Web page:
On August 6, 2012, the American Bar Association’s (“ABA”) House of Delegates voted to amend the comment to its Model Rule of Professional Conduct (“MRPC”) Rule 1.1, which governs lawyer competence. In amending Rule 1.1 the ABA sought to make clear that a lawyer’s skill set must include knowledge of the benefits and risks associated with various technologies.
In making its amendments, the ABA left the text of the Rule alone. Rule 1.1 states:
Rule 1.1 Competence
A lawyer shall provide competent representation to a client. Competent representation requires the legal knowledge, skill, thoroughness and preparation reasonably necessary for the representation.
However, the amendment was to the comment that follows the rule, which acts as guidance to the meaning and application of the rule. The revision adds the following underlined text to the comment:
To maintain the requisite knowledge and skill, a lawyer should keep abreast of changes in the law and its practice, including the benefits and risks associated with relevant technology, engage in continuing study and education and comply with all continuing legal education requirements to which the lawyer is subject.
What does this mean for attorneys practicing today? The “relevant technology” that attorneys must now understand could span every aspect of the legal field. For example, in the E-Discovery field alone, relevant technology could include the almost infinite list of software packages available for data mining, filtering, collection, production, and review. (And no attorneys, this does not mean simply scanning your hard-docs and making them into PDFs; rather, we are talking about the proper – and often expensive – use of the discovery software packages available to litigants.) Likewise, the broad language of the comment may even require that attorneys have a basic understanding of how computer forensics can play a role in their case.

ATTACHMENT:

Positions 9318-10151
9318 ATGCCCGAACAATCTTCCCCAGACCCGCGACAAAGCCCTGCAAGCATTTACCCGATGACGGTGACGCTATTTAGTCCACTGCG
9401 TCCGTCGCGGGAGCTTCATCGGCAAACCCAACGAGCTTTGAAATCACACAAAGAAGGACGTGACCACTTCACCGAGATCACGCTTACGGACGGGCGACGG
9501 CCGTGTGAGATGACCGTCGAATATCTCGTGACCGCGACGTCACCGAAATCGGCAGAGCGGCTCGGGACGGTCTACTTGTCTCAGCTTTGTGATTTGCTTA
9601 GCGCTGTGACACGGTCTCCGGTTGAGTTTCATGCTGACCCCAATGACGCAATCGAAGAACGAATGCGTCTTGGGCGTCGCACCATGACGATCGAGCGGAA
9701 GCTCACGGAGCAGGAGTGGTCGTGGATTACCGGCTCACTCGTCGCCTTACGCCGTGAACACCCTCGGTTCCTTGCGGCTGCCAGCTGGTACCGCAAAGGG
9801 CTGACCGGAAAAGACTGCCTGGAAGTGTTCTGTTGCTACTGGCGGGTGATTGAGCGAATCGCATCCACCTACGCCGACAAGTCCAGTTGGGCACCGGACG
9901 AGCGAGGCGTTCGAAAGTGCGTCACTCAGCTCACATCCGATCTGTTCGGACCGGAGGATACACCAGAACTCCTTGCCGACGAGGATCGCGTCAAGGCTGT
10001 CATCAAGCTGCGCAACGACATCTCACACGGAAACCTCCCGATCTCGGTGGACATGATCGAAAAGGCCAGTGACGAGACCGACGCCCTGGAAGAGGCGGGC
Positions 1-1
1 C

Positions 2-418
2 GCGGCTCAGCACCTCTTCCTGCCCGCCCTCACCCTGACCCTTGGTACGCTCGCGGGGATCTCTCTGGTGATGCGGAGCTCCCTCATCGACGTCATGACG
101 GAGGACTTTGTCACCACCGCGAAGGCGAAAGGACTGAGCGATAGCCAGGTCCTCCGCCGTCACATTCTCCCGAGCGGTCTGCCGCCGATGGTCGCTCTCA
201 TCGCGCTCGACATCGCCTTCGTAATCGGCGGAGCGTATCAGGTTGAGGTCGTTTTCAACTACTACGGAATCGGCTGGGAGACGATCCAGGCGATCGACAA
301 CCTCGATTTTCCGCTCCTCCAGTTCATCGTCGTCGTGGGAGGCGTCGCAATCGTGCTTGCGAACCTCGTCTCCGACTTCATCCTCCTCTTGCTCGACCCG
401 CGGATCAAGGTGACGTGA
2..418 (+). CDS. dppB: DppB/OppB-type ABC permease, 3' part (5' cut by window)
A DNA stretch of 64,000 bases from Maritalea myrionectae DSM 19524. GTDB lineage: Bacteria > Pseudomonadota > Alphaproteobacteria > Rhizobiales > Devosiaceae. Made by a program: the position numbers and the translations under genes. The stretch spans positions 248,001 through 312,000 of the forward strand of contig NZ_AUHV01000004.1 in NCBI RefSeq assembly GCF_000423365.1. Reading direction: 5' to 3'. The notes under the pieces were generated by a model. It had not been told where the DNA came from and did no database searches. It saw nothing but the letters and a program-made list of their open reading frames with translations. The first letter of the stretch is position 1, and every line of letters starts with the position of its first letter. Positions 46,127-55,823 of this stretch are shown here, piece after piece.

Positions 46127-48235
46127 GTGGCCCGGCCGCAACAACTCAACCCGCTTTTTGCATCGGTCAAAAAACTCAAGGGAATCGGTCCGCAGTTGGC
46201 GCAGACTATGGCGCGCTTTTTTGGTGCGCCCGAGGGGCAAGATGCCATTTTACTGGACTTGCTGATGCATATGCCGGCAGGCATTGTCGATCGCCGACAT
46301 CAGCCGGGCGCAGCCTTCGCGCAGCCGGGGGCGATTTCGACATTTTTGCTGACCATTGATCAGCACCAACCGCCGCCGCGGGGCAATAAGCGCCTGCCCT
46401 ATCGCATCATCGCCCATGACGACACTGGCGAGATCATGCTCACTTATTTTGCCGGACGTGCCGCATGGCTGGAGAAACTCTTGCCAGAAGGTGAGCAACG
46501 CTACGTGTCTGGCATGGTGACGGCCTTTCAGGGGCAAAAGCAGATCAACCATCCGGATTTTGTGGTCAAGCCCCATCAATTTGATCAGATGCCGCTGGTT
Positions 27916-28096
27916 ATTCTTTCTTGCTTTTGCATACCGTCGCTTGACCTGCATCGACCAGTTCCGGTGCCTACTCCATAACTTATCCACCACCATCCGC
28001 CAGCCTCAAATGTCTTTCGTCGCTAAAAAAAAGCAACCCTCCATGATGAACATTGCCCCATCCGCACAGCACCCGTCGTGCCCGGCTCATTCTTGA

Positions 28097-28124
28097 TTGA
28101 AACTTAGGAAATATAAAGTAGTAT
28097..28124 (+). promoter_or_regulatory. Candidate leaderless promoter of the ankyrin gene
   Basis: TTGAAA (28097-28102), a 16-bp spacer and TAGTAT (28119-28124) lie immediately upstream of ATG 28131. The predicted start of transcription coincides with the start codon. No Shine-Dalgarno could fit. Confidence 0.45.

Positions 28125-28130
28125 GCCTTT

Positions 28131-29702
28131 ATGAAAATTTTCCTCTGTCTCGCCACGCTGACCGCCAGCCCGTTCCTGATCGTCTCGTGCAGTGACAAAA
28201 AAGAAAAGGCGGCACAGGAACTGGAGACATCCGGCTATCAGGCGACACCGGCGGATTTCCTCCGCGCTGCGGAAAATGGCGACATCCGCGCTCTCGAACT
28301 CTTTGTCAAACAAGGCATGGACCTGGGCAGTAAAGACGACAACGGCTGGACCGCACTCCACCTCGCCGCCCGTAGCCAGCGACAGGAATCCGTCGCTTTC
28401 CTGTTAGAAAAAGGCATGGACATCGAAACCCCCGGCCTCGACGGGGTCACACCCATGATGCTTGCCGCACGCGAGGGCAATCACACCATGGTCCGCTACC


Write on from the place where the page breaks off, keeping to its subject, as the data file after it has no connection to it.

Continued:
Ultimately, we still are not sure, as the practical impacts of the changes are yet to be known. Thus, don’t throw away all your paper files just yet… But be warned, the message that the ABA is making is clear: technology is an important part of practicing law, and if you don’t understand it and make an effort to keep up with the ever evolving changes, you will get left behind.
If you or your company has any questions or concerns regarding the allocation of e-discovery costs, or any other e-discovery related issue, contact at Cynthia Augello via email at firstname.lastname@example.org.
A special thanks to Sean R. Gajewski, an associate at Cullen and Dykman LLP, for help with this post.